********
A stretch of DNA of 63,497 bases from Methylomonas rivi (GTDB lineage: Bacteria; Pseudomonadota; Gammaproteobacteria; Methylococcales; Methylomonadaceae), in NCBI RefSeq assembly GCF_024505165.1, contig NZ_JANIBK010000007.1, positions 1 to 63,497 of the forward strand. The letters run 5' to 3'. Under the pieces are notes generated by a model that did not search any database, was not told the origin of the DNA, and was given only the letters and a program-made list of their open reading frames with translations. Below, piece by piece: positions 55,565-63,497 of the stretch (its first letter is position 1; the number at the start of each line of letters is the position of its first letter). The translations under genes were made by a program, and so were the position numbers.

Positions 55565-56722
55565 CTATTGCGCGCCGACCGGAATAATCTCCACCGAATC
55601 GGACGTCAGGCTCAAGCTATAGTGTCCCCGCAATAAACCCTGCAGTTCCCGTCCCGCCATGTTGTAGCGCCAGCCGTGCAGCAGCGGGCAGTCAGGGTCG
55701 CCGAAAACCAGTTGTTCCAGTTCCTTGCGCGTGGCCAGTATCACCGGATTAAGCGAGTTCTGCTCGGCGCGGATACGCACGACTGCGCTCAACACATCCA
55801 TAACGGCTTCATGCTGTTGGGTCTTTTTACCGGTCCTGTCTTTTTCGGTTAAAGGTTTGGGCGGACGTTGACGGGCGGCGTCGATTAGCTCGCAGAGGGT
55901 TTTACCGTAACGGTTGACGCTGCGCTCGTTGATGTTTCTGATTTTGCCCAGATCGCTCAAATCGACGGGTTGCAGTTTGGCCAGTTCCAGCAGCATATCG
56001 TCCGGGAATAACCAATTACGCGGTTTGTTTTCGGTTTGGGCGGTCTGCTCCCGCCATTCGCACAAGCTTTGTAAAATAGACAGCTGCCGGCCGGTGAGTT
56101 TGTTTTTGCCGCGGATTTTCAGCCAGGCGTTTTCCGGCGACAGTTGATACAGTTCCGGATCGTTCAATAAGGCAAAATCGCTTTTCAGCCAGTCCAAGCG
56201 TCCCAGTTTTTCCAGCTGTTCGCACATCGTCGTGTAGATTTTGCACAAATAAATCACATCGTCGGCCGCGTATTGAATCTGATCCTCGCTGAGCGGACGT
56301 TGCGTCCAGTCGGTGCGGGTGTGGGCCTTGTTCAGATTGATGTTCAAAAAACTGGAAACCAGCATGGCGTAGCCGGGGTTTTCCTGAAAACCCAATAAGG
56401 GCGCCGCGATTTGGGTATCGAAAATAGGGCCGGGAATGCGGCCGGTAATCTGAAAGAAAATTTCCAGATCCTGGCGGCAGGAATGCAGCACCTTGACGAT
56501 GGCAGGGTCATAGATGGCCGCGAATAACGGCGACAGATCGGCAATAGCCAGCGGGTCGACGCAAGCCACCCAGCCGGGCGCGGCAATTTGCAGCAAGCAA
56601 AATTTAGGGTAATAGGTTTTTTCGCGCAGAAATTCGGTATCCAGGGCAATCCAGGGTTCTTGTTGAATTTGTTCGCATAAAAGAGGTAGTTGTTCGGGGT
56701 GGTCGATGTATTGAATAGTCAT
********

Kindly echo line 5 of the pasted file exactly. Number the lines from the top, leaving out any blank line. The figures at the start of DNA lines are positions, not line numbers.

55701 CCGAAAACCAGTTGTTCCAGTTCCTTGCGCGTGGCCAGTATCACCGGATTAAGCGAGTTCTGCTCGGCGCGGATACGCACGACTGCGCTCAACACATCCA